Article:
By Robin Lloyd-Jones
This is a slightly adapted version of the blog I wrote for the Lapidus Blog in 2015. I was 81 then and I am now 84.
Several inseparable strands have sustained my creative writing into later life. The first of these is that I do not subscribe to the myth and self-fulfilling prophecy that creativity declines with age. Strand number two is that I am a keen walker and sea kayaker. My walks are becoming shorter, slower and flatter as my body ages, and my kayak outings are rather less challenging than they used to be. This is not a loss but a new opportunity. Slowing down has meant that I now notice and appreciate all sorts of things in the environment around me which, before, I hurried past. As the mountains became too steep for me, I am discovering, for the first time in my life, the delights of forests and rivers. As one door closes another opens. This is relevant to my writing not only because I often write about these things, but also because being close to nature refreshes my spirit and recharges my creative batteries. Walking and kayaking are steady, rhythmic activities in which the slowly changing scene stimulates the mind while leaving it free to roam. Some of my best ideas have come to me this way.
Finding blocks of uninterrupted time has been easier since retirement, so that becoming totally absorbed and lost in my writing now happens more regularly. That is to say, I reach a state of flow (sometimes called being ‘in the zone’), when the words seem to flow effortlessly. This links with the thirty minutes of meditation I do every day. Research has shown that those who experience a state of flow are more likely to achieve greater depth when they meditate ; and, conversely, that deeper states of meditation lead to increased incidences of flow. These four strands: a positive attitude to ageing, being in the natural environment, flow state and meditation reinforce and enhance each other, and they have grown stronger with the freeing up of time that comes with retirement in later life. Luck, too, has played its part: the genes I inherited, managing to avoid any major accidents or injuries and the role models I had in my youth – people who demonstrated in their lives the truth of Emerson’s words: you don’t grow old, you become old when you stop growing.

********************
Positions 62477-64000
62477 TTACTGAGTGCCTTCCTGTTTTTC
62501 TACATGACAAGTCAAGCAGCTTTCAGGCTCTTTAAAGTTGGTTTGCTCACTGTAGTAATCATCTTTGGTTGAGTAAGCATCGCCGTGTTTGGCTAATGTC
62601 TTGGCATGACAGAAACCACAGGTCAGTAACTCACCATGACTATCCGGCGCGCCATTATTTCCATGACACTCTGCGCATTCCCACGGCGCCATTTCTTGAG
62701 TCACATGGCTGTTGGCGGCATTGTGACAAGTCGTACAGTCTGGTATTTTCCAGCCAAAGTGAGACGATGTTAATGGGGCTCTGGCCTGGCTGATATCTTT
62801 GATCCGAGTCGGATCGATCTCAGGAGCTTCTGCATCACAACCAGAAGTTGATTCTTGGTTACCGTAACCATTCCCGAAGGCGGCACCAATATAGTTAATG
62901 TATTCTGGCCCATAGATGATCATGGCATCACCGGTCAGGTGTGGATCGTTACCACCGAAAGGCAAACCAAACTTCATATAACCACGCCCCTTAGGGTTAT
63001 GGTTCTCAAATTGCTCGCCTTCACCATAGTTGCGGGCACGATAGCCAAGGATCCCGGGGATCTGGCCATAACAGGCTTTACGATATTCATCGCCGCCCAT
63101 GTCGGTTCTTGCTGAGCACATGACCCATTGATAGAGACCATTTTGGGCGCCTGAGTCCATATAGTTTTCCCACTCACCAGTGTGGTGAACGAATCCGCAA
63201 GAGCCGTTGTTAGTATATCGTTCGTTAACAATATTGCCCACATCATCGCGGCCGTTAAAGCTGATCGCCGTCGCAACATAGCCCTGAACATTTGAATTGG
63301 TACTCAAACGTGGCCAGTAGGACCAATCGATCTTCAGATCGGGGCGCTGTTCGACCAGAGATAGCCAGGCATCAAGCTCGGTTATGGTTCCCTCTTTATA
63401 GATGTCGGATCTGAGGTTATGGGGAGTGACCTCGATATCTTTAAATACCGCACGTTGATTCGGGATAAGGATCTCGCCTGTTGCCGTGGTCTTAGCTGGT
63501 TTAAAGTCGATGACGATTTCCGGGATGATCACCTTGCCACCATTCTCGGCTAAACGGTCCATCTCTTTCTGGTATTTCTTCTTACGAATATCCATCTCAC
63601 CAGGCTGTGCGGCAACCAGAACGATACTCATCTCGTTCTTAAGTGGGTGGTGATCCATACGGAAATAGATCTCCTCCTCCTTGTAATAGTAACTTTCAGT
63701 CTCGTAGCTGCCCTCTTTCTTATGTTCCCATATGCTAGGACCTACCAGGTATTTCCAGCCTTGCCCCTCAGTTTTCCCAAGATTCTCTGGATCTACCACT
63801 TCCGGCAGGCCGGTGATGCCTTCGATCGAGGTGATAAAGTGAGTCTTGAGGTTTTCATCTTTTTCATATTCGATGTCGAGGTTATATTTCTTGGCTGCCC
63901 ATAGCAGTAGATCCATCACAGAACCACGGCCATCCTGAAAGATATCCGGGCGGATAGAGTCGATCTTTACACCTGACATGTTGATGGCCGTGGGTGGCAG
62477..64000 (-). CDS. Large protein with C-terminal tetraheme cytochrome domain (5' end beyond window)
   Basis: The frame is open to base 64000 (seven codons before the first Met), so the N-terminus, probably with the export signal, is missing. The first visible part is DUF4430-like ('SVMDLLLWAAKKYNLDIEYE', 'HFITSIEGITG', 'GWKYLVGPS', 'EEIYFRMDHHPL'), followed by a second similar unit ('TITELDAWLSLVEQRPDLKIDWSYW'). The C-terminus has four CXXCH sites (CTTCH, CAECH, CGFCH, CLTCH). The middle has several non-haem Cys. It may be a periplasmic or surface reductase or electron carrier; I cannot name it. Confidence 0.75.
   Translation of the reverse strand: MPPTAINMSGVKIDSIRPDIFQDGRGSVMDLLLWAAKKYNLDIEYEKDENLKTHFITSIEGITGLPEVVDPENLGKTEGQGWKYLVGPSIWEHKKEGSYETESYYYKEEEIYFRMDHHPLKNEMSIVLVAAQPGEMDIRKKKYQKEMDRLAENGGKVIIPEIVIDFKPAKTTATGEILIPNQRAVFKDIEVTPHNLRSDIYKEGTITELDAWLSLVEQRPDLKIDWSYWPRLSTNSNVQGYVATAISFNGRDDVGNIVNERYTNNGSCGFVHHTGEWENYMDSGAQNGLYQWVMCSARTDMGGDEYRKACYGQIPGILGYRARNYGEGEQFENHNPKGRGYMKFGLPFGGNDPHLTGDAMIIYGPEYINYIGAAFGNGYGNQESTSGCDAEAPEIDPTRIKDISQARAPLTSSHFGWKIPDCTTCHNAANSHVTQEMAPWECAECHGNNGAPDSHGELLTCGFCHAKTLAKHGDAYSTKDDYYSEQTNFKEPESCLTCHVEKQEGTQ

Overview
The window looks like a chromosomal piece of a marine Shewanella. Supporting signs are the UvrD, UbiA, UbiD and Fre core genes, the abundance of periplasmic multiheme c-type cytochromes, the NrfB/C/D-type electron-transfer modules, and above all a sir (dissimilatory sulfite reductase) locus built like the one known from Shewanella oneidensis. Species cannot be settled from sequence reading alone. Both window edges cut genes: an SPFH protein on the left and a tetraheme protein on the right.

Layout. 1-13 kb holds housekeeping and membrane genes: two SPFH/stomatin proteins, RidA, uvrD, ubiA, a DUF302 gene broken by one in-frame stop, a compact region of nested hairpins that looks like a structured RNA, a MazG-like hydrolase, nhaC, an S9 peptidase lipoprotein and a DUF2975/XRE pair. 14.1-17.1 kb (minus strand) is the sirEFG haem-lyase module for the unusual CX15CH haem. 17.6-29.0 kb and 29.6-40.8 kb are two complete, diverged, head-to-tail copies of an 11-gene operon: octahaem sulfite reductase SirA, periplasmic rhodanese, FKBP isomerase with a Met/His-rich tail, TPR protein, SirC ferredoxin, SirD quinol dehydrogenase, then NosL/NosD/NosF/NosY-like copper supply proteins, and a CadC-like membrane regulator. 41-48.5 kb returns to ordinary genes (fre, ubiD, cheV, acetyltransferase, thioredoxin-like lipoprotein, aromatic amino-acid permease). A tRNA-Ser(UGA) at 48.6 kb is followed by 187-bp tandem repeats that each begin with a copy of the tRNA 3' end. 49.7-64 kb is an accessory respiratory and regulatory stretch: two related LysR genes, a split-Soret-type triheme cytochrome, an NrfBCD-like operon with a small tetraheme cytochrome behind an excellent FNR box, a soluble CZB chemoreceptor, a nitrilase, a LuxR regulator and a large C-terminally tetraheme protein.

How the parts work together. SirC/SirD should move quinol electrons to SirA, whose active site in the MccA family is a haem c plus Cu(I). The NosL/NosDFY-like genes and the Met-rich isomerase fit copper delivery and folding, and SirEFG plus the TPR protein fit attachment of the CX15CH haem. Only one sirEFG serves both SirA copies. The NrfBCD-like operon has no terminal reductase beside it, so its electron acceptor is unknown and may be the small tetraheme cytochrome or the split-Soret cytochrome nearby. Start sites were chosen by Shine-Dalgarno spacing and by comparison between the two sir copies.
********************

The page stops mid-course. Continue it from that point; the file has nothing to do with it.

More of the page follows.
Currently I am working on a collection of short stories. My children used to call me a Writing Wrinkly. Now that I am past 80 I have graduated to being a Creative Crumbly. I am in no doubt that the feeling of fulfilment, the joy of creativity and the sense of purpose and productivity that writing brings to me has had a positive impact on my mental, emotional and physical health and on my general wellbeing. I am not alone in finding that creativity is the ultimate health supplement. These things certainly helped me through a difficult period when, in 2012, I was diagnosed with prostate cancer and underwent weeks of intensive radiotherapy. About one third of The Sunlit Summit was written in trains on my daily journey to and from hospital or in the treatment waiting-room. Writing that book took my mind off the worries and discomforts of cancer. I was lucky – although I think being fit and having a positive attitude probably helped – and my PSA level is now nil.
Since passing 70 I have had seven books published, the same number as in all the years leading up to then. And there are more to come!
BOOKS PUBLISHED SINCE 2004